The biodiversity of bananas at risk of extinction in Uganda

Being a Gastronome, I am practically a lover of good food and I know that it takes a lot of work and commitment to attain good food.

I am a farmer of bananas and bananas are our traditional staple food in Central Uganda. All my work rotates around protecting the traditional banana varieties which are delicious and highly nutritious, they are prepared in various ways: steamed and/or boiled. They are the major source of food in central, eastern, and parts of western Uganda: There are bananas suitable for cooking (e.g. Gonja, Kivuvu, and all of the varieties collectively referred to as Matooke). For raw consumption (e.g. Ndiizi (apple bananas and Bogoya); and for making beverages (e.g. kayinja and Kisubi). In addition to providing food security, bananas represent an important cultural heritage and have numerous local and traditional functions in the daily lives of many Ugandans.

Bananas are generally harvested before they become fully ripe, when they contain more starch and less sugar. Bananas are rich in vitamins, minerals, and fibre, and are of great value as a food for children.

The biodiversity of the banana is truly extraordinary: There are about 50 varieties which have fed people in Uganda for more than 1,000 years. It is smart to grow many varieties in a single garden as a defence against diseases and climatic shocks, and in order to target different markets and different consumers, with different tastes and preferences.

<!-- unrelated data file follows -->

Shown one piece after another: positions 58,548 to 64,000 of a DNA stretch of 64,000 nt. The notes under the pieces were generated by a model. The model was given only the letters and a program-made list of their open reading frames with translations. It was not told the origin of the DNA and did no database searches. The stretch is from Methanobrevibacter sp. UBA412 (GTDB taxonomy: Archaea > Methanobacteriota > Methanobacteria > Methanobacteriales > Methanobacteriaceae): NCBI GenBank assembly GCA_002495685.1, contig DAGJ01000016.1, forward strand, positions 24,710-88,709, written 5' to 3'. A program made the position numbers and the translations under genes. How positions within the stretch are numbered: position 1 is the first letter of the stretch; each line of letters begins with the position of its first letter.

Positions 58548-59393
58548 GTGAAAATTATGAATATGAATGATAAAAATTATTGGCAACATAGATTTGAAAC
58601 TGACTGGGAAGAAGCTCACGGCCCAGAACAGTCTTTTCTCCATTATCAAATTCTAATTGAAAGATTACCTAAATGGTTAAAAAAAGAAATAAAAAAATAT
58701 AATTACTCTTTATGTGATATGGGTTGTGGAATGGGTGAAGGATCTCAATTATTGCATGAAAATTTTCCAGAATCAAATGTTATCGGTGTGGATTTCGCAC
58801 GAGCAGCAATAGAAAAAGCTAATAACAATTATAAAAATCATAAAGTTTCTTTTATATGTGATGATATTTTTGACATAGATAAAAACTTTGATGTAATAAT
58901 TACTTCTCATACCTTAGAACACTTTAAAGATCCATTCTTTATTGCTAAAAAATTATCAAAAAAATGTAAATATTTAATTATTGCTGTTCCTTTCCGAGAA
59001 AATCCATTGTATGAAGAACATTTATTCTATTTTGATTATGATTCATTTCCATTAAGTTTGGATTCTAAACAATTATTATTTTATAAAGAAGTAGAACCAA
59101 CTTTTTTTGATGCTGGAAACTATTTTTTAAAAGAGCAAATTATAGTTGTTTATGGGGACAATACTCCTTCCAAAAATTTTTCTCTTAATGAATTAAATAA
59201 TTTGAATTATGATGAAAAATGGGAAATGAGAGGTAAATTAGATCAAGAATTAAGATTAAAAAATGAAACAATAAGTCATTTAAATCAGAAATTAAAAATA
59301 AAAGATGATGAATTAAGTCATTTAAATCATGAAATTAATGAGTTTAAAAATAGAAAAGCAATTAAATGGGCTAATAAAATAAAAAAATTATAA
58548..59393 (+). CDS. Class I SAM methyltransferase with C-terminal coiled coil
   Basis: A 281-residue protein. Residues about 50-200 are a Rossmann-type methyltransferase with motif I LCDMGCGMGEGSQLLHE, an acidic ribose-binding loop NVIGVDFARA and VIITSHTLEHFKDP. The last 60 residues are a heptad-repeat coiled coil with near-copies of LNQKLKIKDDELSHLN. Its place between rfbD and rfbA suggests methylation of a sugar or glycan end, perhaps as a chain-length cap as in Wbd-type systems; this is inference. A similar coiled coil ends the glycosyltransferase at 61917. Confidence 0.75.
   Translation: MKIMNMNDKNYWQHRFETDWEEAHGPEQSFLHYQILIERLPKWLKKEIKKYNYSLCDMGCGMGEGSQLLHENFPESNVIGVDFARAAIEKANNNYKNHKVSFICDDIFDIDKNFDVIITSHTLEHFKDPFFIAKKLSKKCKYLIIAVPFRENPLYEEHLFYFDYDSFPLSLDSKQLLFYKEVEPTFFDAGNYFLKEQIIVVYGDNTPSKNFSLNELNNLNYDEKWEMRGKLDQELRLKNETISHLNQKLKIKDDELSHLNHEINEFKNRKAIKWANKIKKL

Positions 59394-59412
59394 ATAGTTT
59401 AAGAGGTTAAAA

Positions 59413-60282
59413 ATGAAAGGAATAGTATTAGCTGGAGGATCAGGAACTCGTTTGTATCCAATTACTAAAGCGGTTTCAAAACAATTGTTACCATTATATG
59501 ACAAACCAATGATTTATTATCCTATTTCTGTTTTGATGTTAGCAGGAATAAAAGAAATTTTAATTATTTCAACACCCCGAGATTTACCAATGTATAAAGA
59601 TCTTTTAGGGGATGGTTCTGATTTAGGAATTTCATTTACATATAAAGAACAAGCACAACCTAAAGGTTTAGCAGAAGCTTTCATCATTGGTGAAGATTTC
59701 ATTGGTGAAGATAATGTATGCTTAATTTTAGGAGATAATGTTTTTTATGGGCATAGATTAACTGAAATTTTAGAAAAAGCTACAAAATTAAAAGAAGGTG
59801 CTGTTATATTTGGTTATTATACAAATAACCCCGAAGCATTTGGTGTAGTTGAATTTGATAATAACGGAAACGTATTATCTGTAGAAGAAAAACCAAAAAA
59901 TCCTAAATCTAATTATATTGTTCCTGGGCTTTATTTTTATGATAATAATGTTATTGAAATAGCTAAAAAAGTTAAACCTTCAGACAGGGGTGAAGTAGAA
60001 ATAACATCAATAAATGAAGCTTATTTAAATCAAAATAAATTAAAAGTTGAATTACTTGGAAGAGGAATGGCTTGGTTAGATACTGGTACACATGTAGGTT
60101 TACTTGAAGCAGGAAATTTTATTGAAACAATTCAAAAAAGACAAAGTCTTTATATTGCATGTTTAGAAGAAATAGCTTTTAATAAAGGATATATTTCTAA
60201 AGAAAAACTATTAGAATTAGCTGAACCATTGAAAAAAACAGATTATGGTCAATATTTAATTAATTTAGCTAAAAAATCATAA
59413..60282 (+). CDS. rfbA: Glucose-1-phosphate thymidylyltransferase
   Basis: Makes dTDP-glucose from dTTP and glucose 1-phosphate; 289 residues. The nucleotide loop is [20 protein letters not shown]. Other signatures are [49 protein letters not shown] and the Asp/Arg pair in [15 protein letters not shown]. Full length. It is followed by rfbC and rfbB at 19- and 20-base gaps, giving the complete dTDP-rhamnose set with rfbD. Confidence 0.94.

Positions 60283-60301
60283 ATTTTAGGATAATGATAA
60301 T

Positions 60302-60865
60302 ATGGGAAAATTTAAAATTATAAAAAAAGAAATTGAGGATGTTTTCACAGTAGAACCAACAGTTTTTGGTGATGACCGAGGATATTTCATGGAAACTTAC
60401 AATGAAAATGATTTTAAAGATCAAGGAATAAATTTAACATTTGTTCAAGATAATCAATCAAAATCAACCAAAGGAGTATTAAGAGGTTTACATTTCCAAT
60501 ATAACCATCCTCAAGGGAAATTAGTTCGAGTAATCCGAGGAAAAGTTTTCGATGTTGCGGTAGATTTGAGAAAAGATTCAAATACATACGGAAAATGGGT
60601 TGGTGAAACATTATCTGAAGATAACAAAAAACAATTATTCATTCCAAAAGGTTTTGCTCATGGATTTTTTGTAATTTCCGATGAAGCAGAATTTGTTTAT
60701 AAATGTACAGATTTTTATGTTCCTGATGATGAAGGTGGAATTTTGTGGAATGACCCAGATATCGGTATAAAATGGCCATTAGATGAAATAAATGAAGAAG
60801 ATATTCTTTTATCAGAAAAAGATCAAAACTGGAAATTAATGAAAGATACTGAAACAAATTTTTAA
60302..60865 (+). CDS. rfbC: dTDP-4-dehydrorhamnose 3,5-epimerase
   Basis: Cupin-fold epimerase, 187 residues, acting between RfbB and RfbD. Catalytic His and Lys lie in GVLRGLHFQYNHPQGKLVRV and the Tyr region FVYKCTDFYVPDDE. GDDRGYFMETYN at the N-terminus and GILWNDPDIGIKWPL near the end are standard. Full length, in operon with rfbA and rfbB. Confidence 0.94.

Income from the sale of fresh bananas and various products derived from bananas helps raise the standard of us the famers living in rural communities and traders in the market places while guaranteeing the health of consumers. It is vital to protect this rich banana heritage, which is under threat from the introduction “super bananas of a GMO” program.

We should not believe the banana lies that traditional bananas varieties will be destroyed by bacterial wilt because the bacteria also attack hybrid varieties, and some traditional varieties are more resistant than others. There is another lie that traditional banana varieties are not nutritious yet the traditional varieties have fed us for generations.

I am want re-organising our farm land to focus on the revival and protection of at least 15 traditional banana varieties each year planting 70 stocks of each varieties for as long as time allows to have all known and unknown varieties protected with the idea of paying close attention to each of them in order to document their advantages to make this knowledge available to farmers, students, researchers, consumers and the future generation.

The outcomes for my project will be the number of traditional varieties I will be able to rediscover and prevent their extinction, the number of people who will gain good agronomic practices from my garden and replicate it and the level of improvement in the livelihood me and of those who work on my farm. My motivation comes from the fact that I support the idea of Food sovereignty which promotes policies and practices that serve the rights of people to safe, healthy and ecologically sustainable food production. I as well want to take part in the short supply chains as an alternative way to distribute food to consumers.